Peacock Razorfish, Iniistius pavo
The Peacock Razorfish, Iniistius pavo, whose common Spanish name is cuchillo cavo real, is a member of the Wrasse or Labridae Family, known collectively as doncellas, señoritas, and viejas in Mexico. Globally, there are fifteen species in the genus Iniistius, one of which is found in Mexican waters, this one from of the Pacific.
The Peacock Razorfish have strongly compressed heads and bodies with a depth that is 36 to 40% of standard length. Females and males of the Initial Phase (IP) have a white to yellowish-white coloration with four indistinct broad dark vertical bars on their body. Terminal Phase (TP) males are similar in appearance with blue margins on the lower edge of the first bar and the lower two-thirds of the second bar. Their anal fin has a blue submarginal stripe; their caudal fin has a blue submarginal bar; and their dorsal fin has thin oblique blue bars and a blue submarginal stripe. Juveniles are similar in appearance to females except that they have brown lines radiating from their eyes and their pelvic fins are brown. They have a very steep nearly vertical head profile with a fleshy longitudinal keel at the front. Their small eyes are set very high on the head and they have a pair of long curved canine teeth anteriorly on each jaw. They have a small black spot high on their body over the middle of their pectoral fin. Their dorsal fin has two prolonged spines, which diminish in length with maturity, seven normal spines, and twelve rays. Their caudal and pectoral fins are dusky brown; their anal and dorsal fins are lighter brown; and their pelvic fins are transparent.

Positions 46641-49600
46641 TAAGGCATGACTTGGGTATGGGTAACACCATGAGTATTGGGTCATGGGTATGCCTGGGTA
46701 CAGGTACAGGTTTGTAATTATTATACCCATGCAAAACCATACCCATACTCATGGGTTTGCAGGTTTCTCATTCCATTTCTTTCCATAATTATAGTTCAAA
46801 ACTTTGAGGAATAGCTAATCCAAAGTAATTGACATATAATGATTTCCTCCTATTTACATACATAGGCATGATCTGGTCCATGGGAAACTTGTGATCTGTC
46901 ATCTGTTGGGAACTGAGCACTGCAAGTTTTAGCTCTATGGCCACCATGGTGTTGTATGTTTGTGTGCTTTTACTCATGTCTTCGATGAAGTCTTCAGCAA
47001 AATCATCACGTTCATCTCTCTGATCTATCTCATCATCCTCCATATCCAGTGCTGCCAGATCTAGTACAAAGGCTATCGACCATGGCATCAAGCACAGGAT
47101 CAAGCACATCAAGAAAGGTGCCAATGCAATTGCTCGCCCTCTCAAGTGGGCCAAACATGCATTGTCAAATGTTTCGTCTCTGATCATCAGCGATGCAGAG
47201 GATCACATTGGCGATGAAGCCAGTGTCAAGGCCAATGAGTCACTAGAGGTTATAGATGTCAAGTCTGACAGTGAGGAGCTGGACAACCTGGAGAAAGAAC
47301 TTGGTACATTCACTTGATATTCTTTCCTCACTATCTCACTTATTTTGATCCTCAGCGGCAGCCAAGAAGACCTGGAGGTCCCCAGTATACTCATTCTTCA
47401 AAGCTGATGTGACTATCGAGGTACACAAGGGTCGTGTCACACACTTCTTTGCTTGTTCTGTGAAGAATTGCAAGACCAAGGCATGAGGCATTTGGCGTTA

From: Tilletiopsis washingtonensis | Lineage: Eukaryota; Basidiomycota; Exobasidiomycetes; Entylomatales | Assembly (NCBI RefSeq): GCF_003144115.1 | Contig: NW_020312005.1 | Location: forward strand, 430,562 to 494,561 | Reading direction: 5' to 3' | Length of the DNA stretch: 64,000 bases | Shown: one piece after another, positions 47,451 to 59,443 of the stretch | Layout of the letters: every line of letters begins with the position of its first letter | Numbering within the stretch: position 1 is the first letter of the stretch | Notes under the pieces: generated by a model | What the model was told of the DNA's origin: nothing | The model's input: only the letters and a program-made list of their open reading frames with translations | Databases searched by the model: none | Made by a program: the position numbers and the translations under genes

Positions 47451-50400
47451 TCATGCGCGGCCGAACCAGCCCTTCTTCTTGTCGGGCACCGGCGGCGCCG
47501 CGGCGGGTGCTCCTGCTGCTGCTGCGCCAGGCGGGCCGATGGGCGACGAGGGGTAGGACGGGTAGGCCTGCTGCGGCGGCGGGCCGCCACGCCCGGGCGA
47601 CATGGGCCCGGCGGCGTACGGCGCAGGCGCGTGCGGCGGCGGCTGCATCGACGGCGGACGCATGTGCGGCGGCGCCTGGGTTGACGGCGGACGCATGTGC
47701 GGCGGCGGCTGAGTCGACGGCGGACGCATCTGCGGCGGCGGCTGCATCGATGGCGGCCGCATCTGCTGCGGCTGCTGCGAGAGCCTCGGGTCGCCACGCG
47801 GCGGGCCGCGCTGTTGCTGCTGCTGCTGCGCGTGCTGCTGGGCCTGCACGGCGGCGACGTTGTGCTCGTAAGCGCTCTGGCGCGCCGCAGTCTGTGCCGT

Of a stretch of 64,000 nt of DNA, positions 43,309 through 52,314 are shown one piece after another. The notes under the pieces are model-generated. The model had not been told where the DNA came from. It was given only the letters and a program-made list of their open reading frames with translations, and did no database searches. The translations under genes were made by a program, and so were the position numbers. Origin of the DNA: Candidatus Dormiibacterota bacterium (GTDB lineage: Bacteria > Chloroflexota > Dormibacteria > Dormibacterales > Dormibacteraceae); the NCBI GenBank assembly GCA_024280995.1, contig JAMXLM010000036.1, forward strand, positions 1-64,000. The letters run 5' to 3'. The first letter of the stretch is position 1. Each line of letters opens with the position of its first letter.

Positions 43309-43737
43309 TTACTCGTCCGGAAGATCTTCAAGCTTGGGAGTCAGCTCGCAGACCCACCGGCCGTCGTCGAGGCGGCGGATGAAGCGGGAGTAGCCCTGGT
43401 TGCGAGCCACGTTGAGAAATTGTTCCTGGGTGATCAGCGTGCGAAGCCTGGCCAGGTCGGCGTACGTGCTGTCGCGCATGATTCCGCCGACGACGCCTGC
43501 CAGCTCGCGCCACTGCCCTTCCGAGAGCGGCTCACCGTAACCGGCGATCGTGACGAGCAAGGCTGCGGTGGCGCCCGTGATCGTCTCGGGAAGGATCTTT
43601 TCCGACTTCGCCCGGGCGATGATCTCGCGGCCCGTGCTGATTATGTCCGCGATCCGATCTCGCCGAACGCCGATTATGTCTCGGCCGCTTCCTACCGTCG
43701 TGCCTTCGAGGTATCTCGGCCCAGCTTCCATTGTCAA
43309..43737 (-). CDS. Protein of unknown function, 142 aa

The Peacock Razorfish are found on open sand near reefs and will quickly bury themselves in sand as a defense mechanism. They reach a maximum length of 41 cm (16 inches) and the juveniles are found at depths between 7 feet and the adults up to 320 feet. They are diurnal and opportunistic feeders, benefiting from disturbances caused by the feeding of other fish. They are relatively rare and very little is known about their behavioral patterns.
In Mexican waters the Peacock Razorfish are found in all waters of the Pacific with the exception that they are absent from Cedros Island northward along the central and northwest coasts of Baja and in the extreme northern portions of the Sea of Cortez. They are widely distributed throughout the Indian and Pacific oceans.
The Peacock Razorfish is an easy fish to identify due to its unique elongated first two dorsal spines that are separated from the rest of the fin and its flat rectangular body, thus it cannot be confused with any other species.
The Peacock Razorfish are too rare and too small to be of interest to most.
Peacock Razorfish, Iniistius pavo, terminal phase (TP), male. Fish caught in coastal waters off Las Barilles, Baja California Sur, May 2015. Length: 25 cm (10 inches). Catch and photo courtesy of Luc LaJoy, Evergreen, CO.